Prosecutors contended that it was then—that afternoon, when she handed him his sippy cup—that she forced him to choke down a lethal slurry of Zatarain’s (which is high in sodium) and water. But the defense argued that Andrew must have ingested the fatal amount of salt himself, most likely when he was unattended that morning.
As Orr stood and answered Cochran’s questions, she went on to explain that the vomit collected at the urgent care clinic was low in sodium.
“And what was the significance of that?” pressed Cochran.
The fact that Andrew vomited liquid that was low in sodium when he arrived at the clinic late that afternoon, Orr said, supported Hannah’s story because it suggested that “he ingested [the lethal dose of salt] earlier, on his own.” By the time he reached the clinic, “the sodium that was killing him had already migrated through his body,” Orr said. The vomit showed that “it had left his stomach.” In other words, the scientific evidence, she argued, corroborated what Hannah had told investigators all along: she had never poisoned Andrew with salt.
Nueces County assistant district attorney Doug Norman immediately took issue with Orr’s logic when it came his turn to address the court. The prosecution had never said that Hannah poisoned Andrew immediately before seeking medical care for him, he said. “That was never our theory,” he said. “Our theory was that he was force-fed several hours before. We don’t know exactly when.” The fact that Andrew’s vomit was low in sodium changed nothing, Norman argued. If anything, he said, it bolstered the state’s case.
Remarkably, he distanced himself from the most damaging charge that prosecutors had made against Hannah at her murder trial: that she had pinched Andrew’s nose, gripped him around his neck, and forced a lethal slurry of salt and water down his throat. “Our main theory was that she did nothing,” Norman told the CCA judges. “She stood there and watched him deteriorate for a significant enough period of time that she knew he wouldn’t survive. . . . She sat there and watched her child die from sodium poisoning.”
“Are you saying that she didn’t feed him the salt?” interjected the court’s presiding judge, Sharon Keller.
“Well, no, I’m saying—the gastric contents don’t tell you who fed him the salt,” Norman said.
“Right, but are you saying that she fed him the salt . . . or are you saying that she watched him eat the salt himself and did nothing?” Cochran asked.
“I’m saying however he ingested the sodium, whether she gave it to him, or she didn’t see him take it—” Norman said.
“So are you saying that it doesn’t matter if he ate the salt all by himself?” Cochran asked.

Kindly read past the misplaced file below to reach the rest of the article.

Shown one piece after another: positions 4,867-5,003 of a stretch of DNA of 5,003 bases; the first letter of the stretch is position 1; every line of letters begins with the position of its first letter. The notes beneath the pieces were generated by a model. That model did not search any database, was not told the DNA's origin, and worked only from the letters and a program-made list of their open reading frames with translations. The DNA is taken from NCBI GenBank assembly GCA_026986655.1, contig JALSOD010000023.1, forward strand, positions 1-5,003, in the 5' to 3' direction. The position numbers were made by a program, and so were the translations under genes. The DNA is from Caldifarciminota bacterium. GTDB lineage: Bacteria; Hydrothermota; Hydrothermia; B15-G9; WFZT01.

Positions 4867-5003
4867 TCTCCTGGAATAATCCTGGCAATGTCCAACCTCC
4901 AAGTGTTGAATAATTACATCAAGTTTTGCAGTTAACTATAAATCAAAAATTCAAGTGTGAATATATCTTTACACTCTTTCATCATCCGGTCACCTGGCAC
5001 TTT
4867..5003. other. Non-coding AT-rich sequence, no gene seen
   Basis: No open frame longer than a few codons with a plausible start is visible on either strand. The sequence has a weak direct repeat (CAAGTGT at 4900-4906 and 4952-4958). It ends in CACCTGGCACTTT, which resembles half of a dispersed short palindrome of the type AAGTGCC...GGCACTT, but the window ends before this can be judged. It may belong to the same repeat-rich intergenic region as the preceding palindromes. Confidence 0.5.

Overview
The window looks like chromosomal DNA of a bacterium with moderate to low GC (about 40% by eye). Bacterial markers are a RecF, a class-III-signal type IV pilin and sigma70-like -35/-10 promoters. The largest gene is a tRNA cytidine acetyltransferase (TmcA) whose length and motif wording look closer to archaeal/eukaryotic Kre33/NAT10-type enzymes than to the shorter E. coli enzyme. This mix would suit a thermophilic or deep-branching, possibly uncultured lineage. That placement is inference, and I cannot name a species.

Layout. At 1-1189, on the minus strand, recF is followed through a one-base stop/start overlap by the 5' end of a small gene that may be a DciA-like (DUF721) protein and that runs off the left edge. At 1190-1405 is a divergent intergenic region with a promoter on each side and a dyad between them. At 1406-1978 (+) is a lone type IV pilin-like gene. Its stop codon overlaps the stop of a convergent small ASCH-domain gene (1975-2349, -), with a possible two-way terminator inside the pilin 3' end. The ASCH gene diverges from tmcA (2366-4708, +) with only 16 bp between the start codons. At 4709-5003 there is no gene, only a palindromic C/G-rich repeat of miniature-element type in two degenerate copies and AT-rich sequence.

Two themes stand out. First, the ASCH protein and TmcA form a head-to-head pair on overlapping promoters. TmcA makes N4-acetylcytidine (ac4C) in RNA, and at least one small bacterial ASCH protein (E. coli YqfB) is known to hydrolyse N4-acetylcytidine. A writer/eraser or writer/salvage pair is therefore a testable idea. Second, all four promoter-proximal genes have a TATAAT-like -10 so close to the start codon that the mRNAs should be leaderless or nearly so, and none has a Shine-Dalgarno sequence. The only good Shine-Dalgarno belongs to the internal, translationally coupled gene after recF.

“According to her admissions, there was a significant period of time, approximately one and a half to two hours, when she was aware that he was sick before she took him into the hospital,” Norman said.
“The question was, Are you saying that it doesn’t matter [if she force-fed him the salt or not]?” Keller pressed.
After going back and forth with the judge again, Norman finally answered her question. “I don’t think it matters,” he said.
His answer elicited raised eyebrows from Hannah’s supporters in the courtroom. Technically, Norman was right; according to the unusual wording of the jury charge at Hannah’s trial, jurors had only needed to believe one of two scenarios to find her guilty: that she deliberately made Andrew ingest a lethal amount of salt, or that she purposely neglected to get timely medical attention, knowing that this would kill him. In fact, as the polling of jurors showed after the guilty verdict was handed down, not one of the twelve jurors believed that Hannah had poisoned Andrew, but they had still found her guilty of capital murder “by omission,” or by failure to act.
Still, Norman’s statement was a startling admission from the state. In effect, he had told the state’s highest criminal court that it did not matter if Hannah—who had been indicted and prosecuted for poisoning her son—had actually poisoned him.
Further questioning from Keller, however, was not very sympathetic to the defense. She questioned why it was that Hannah had not acted faster when Andrew’s “pupils were blown and his skin was cold” as he arrived at the urgent care clinic. Though Orr enumerated the many life-saving measures that Hannah had taken to save Andrew, including giving him CPR en route to the clinic, Keller seemed dubious.
Orr was able to respond to Keller’s concerns directly because she had made a strategic decision; she had split her twenty minutes, so that she could speak before and after the prosecution put on its case. As oral arguments drew to a close, she made many powerful points, demonstrating how Hannah’s defense attorneys had botched the chance to put a critical expert witness—the world’s leading expert on pica—on the stand during Hannah’s trial. But forty minutes was not nearly enough time to delve more deeply into the facts of the case.
The judges are now evaluating the evidence that was presented during oral arguments. They may choose to do one of three things: allow Hannah’s conviction to stand, send the case back to Nueces County and order a new trial, or overturn her conviction, which would bring about her release. They have been slow to act in this case, but their decision will most likely come before Election Day this November, when the makeup of the court will change. In the meantime, Hannah, Larry, and their five children—who range in age from fifteen to seven—will wait.